Thinking from a different place – the rewards of letting go: what happened when Vizeum debated who exactly is in control?

TFADP_II but what does it all mean?: Hook, Grant, Bailie, McClary and Corcoran with chair Chris Maples debating at Vizeum this evening

who's in control?  that was the theme of this evening's Thinking From A Different Place debate at Vizeum.  do brands make what customers want or do customers determine what brands make?  do creative agencies still control creation of the best ideas, or are the crowd now creating and aggregating the best content?

a panel, consisting of Vizeum's Matthew Hook, We Are Social's Robin Grant, Martin Bailie of Glue, Michael McClary from Microsoft and Andy Corcoran from MTV all awesomely debated a range of subjects from the decline of the newspaper industry to the impact of technology, taking in the future of media agencies and the nature of brands and advertising on the way.

it's easy to summarise such a debate by saying that its all getting more and more complicated and more and more difficult and we all need to move faster and faster and be better and better to stay ahead; but a few interesting comments steered the debate in a more illuminating direction.

Martin pointed out that we focus too much on the next big technology, or on the specifics of what people are doing with technology now, rather than focusing on two millennia of human psychology to point us in the right direction.  as he put it, if we "get the basics right you're 80% there" – produce interesting stuff that's based on a interesting point and view and land it in the laps of as many of the right people as possible.

the question of listening to customers was numerous times, in particular by McClary who observed that there's a "danger in highlighting [and responding to] only the loudest voices".  Hook agreed, observing that whilst you can engage 1,000s in a conversation, many brands are interested in talking to and influencing millions.  Corcoran reminded us of the Henry Ford quote that "If I'd asked my customers what they wanted they'd have asked for faster horses".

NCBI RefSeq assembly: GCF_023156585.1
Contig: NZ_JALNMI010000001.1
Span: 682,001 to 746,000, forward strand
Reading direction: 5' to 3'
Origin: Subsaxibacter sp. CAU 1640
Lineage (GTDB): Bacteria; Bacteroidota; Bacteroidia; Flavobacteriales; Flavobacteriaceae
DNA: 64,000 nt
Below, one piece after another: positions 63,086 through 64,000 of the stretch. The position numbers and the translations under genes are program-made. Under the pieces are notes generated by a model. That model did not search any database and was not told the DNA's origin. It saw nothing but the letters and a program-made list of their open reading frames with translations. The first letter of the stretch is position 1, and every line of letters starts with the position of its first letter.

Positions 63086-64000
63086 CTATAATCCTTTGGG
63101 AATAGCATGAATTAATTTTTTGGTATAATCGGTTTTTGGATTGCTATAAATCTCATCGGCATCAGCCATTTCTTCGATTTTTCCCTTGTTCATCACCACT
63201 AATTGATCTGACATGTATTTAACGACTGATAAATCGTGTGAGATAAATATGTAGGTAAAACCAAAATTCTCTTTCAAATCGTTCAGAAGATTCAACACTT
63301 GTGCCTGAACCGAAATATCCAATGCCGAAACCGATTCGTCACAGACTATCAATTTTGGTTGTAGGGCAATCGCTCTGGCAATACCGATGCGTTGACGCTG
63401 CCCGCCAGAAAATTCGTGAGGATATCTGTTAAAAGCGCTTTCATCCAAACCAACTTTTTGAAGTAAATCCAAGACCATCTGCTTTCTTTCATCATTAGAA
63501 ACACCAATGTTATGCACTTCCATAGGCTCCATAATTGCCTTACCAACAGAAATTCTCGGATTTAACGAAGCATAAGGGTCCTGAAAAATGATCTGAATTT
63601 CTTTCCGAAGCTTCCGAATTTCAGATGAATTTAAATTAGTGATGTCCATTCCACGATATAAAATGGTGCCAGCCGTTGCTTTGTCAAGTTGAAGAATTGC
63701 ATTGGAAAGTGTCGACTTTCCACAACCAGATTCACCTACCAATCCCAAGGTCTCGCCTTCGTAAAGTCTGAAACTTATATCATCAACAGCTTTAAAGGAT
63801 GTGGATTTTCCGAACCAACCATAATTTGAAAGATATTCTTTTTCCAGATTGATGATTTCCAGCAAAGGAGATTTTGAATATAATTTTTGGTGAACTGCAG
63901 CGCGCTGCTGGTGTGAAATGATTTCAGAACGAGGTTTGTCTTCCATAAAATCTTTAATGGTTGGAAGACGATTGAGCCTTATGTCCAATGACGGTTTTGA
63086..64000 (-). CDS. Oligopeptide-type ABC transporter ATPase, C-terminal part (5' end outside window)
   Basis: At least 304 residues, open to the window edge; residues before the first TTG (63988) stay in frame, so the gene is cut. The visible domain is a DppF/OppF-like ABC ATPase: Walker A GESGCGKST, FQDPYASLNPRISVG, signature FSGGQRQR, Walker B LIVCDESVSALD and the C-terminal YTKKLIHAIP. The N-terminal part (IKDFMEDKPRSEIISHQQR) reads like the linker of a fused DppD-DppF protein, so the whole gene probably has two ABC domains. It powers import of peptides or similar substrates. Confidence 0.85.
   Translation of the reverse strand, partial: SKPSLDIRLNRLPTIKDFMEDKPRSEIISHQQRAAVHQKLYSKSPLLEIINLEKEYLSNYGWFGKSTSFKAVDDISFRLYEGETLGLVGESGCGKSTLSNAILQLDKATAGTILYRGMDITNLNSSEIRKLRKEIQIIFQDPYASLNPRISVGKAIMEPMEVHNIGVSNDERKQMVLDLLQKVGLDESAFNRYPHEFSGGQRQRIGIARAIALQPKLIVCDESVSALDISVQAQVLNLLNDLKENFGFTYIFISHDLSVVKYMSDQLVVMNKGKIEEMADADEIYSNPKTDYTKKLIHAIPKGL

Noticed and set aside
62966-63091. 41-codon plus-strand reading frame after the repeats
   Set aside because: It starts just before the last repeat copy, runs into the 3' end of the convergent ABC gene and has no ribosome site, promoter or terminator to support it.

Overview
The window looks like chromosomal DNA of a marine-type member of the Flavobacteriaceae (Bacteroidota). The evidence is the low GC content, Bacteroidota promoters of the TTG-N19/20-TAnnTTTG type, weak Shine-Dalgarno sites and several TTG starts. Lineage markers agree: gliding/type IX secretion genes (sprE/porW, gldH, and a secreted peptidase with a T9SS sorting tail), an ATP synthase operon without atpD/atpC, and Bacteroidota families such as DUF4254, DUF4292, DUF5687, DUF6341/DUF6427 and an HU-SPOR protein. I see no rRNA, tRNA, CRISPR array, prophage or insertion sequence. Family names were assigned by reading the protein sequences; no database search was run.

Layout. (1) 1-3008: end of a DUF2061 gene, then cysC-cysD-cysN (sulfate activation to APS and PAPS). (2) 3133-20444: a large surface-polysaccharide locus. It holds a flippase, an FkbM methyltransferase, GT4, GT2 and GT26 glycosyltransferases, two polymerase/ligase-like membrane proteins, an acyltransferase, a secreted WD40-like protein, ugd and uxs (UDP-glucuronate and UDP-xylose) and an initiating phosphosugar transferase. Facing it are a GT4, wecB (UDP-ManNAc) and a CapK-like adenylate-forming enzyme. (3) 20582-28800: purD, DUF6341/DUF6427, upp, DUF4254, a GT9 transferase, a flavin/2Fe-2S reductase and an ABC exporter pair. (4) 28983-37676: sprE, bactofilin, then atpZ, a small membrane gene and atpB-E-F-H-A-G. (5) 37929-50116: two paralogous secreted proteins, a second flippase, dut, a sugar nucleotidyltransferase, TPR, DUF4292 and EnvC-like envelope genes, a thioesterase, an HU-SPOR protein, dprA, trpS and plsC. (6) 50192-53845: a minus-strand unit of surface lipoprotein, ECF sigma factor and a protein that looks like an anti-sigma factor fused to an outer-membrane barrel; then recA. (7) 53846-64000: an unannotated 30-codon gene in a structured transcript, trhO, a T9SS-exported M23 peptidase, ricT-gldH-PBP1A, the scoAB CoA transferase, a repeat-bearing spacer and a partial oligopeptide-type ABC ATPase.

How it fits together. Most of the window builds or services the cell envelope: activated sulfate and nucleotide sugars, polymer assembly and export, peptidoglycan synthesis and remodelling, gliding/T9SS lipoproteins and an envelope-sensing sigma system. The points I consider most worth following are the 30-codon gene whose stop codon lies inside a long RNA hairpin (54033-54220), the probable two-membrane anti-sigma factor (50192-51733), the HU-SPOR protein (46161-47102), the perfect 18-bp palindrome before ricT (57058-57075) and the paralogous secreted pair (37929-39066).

but it was the nature of control that caused the most interesting debate.  Grant: "historically brands were more in position of control"; Hook: "marketers desperately want control, they do everything they can to create predictability [of the result of their actions]"; Bailie: "it doesn't matter – no one controls brands; get rid of the idea of control"

for me its about maintaining a balancing act; about knowing when to keep and when to let go of control of what a brand does and how it does it.  would you ever let the crowd determine your core creative idea or brand positioning? …almost certainly not.  would you let them create content inspired by it? …yes.  should you let them make your products? …no.  should you le them choose the ingredients? …of course.

a point was made about the recent successes of Facebook and Twitter, with a question being raised about what business they're in.  they are – of course – in the business of aggregating audiences.  that's the media business.  the point of whether or not they can monetise that aside (big aside I recognise but run with it), part of their success is down to the fact that they capitalise on the fact that one of the best ways to grow an audience is to get your current audience to do it for you.

giving away control – of your product, or whatever is appropriate – is a particularly effective way of getting an audience to do just that.  give them ownership, give them reasons to talk about you brand, its point of view and its products and services.  but most of all give them a reason to come back, to stay part of the conversation with you.  because its those conversations that are the most valuable bit of media real estate of all.

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